“Long time jerk
Ohhh my heart
With that long time jerk.”
“I felt my heart, and now my heart will burst…” The Clash sing in this song (the B side on the EP “Rock the Casbah,” 1982) that I’d never heard until this Thanksgiving, while I was away in Riverside, NY. Staying with friends of friends in a little beach house that hangs over the ocean, which I could hear while I slept. I could probably live here, I thought. Write here. By myself. Write all the time, with no interruptions. Maybe not come back for a while.
I could do it because my heart is bursting, and also when it isn’t. And when it isn’t, I almost wonder if something is wrong.
We watched The Wizard of Oz, which all the adults loved and knew better than the kids. One woman knew all the lines. When the Tin Man’s solo—“If I Only Had a Heart”—came on, I was bursting like I’ve always wanted to burst when I hear him croon the words:
“When a man’s an empty kettle
He should be on his mettle
And yet I’m torn apart.”
It’s the Tin Man’s buttery voice and old show-biz accent, how smooth and free of rust it is. It’s the obvious fact, of course, that all four of them want what they already have so much of. It’s also the way the Tin Man tells Dorothy: “Now I know I’ve got a heart, ‘cause it’s breaking” when she says goodbye to everyone and goes back to Kansas. It’s the way they all say goodbye. The way they thank each other for things. For everything.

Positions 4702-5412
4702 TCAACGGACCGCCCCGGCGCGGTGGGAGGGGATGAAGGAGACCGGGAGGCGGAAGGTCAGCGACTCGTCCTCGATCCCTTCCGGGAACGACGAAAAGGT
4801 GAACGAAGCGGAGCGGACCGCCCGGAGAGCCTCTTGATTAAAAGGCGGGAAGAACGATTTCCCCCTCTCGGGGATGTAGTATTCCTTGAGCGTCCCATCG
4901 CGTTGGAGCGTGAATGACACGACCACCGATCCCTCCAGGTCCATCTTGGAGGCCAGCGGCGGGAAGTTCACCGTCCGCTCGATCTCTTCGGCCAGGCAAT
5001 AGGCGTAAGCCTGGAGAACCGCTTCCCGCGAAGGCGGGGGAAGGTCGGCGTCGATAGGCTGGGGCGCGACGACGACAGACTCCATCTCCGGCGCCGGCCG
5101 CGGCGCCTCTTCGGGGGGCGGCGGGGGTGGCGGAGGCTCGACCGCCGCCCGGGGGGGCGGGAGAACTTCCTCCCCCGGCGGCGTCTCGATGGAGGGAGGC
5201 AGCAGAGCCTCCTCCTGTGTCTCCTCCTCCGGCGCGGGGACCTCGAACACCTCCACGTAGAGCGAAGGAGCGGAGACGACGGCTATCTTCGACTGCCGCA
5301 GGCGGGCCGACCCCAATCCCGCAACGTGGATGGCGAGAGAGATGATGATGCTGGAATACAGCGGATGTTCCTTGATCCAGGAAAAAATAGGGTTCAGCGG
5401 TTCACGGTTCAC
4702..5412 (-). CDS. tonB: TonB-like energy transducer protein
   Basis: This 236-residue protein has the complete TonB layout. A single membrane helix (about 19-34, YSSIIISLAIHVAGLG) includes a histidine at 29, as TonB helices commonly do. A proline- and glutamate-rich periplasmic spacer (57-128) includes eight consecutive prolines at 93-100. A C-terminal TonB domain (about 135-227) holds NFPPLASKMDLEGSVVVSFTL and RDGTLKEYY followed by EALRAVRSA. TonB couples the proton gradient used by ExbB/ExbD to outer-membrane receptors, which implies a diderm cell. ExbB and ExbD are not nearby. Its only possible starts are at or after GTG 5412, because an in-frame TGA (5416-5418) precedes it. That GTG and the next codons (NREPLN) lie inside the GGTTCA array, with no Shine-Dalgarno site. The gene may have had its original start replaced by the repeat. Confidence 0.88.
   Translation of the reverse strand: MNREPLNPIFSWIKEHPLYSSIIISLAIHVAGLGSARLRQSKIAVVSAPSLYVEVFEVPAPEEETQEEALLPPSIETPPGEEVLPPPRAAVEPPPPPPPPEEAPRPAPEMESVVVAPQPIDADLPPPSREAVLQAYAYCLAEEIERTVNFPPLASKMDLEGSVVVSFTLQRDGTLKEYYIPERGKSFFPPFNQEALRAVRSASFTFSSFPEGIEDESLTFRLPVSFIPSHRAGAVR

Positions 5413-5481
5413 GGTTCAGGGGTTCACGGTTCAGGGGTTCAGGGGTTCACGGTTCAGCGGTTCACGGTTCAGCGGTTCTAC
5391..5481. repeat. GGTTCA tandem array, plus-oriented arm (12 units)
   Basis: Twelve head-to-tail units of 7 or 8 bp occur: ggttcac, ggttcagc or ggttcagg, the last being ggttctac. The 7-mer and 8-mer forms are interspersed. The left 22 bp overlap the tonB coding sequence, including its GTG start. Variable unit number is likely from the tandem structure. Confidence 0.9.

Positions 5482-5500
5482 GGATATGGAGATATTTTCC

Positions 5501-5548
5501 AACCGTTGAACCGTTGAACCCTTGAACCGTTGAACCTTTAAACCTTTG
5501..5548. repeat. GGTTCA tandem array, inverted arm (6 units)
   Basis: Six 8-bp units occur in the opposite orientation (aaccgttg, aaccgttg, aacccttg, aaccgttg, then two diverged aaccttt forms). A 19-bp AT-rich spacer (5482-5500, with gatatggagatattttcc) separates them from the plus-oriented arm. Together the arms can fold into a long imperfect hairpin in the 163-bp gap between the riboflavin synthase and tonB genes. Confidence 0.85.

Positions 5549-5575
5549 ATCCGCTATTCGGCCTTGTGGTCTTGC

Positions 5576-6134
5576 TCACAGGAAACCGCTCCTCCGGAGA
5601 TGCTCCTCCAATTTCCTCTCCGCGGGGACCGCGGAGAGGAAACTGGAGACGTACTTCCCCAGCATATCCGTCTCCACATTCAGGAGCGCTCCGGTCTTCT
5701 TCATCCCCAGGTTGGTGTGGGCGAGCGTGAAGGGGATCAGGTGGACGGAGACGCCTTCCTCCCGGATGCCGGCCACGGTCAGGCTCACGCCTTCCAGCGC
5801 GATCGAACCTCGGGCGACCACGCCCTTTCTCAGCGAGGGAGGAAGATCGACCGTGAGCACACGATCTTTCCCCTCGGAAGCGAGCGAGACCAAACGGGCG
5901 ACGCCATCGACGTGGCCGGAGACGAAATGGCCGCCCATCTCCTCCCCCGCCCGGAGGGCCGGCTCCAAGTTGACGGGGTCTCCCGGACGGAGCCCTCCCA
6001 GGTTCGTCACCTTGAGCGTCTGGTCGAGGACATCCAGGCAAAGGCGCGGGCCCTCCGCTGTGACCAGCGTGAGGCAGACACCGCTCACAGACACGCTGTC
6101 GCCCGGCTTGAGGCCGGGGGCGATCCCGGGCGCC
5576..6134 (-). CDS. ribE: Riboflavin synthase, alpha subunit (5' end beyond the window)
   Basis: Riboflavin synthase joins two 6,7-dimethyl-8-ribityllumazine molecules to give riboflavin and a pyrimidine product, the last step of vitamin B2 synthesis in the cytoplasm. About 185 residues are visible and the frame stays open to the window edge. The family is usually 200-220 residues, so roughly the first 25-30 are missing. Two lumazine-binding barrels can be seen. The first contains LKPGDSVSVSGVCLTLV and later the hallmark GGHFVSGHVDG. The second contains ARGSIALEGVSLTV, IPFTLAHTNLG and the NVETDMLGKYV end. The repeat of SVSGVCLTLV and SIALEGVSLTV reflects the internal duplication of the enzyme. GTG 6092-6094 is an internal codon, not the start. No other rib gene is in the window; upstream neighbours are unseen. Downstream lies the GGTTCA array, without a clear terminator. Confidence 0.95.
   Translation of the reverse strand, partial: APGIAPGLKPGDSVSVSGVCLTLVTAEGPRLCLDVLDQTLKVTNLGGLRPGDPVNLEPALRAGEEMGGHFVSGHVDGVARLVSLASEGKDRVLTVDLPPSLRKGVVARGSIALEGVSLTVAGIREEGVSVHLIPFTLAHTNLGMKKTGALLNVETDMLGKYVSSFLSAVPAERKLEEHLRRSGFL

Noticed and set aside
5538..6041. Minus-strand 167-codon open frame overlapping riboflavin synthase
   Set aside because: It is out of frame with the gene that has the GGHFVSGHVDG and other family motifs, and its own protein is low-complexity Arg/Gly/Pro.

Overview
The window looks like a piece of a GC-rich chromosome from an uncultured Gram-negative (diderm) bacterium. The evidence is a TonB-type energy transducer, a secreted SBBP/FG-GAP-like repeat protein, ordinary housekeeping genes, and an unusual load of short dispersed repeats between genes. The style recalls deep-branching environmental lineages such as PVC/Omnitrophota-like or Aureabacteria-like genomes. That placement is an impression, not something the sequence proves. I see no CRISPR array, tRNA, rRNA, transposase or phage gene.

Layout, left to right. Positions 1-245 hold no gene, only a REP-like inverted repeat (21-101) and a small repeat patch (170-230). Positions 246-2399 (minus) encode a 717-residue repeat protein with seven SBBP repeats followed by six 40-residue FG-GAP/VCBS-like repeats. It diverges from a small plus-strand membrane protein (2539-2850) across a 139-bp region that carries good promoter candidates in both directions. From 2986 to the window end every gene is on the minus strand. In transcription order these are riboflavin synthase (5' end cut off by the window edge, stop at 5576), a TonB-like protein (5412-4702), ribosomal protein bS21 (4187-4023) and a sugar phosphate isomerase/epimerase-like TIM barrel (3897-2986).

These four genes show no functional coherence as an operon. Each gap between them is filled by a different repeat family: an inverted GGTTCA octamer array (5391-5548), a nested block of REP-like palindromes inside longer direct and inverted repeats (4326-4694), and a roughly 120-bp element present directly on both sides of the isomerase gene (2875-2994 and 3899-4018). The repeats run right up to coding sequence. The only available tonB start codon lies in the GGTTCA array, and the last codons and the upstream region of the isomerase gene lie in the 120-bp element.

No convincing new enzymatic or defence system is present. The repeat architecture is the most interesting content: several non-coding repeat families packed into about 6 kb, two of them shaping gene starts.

I danced to “Long Time Jerk” in these people’s living room. Guests took turns changing the 10 EPs on the record player. One song per album. Or two, if we played both sides. But often B sides are better than A sides. B is A’s well-kept secret. That’s what “Long Time Jerk” is. It’s the jerk that’s always been there, the B to the A. The jerk in someone sweet and someone sweet in the jerk. The jerk that makes your heart combust. That jerks you around. That plays you like a broken record. Like a nightmare you’ve grown used to and that’s grown comic. And then the song itself is also out there and clownie (the word jerk even has roots in American carnival slang). It sounds like some kind of reggae, country, punk-polka.
Playing records for two days, after I had just written about listening to vinyl in my radio monologue for Performa. The way a record crackles and trips—imperfect—alongside a song.
Joe Strummer’s voice is like the Tin Man’s. Even when Strummer was shouting in punk songs, his tough, flippant voice always sounded so vulnerable and impassioned, like it could crack at any moment. The jerk in his voice was so sweet. Then Strummer’s voice stretched wide open in The Mescaleros.
Although I couldn’t see the ocean out my window in bed at night (no moon), I could hear it playing in the dark.
I think I slept well and came back more tired.
I saw this as we drove back into Manhattan and then walked home by foot.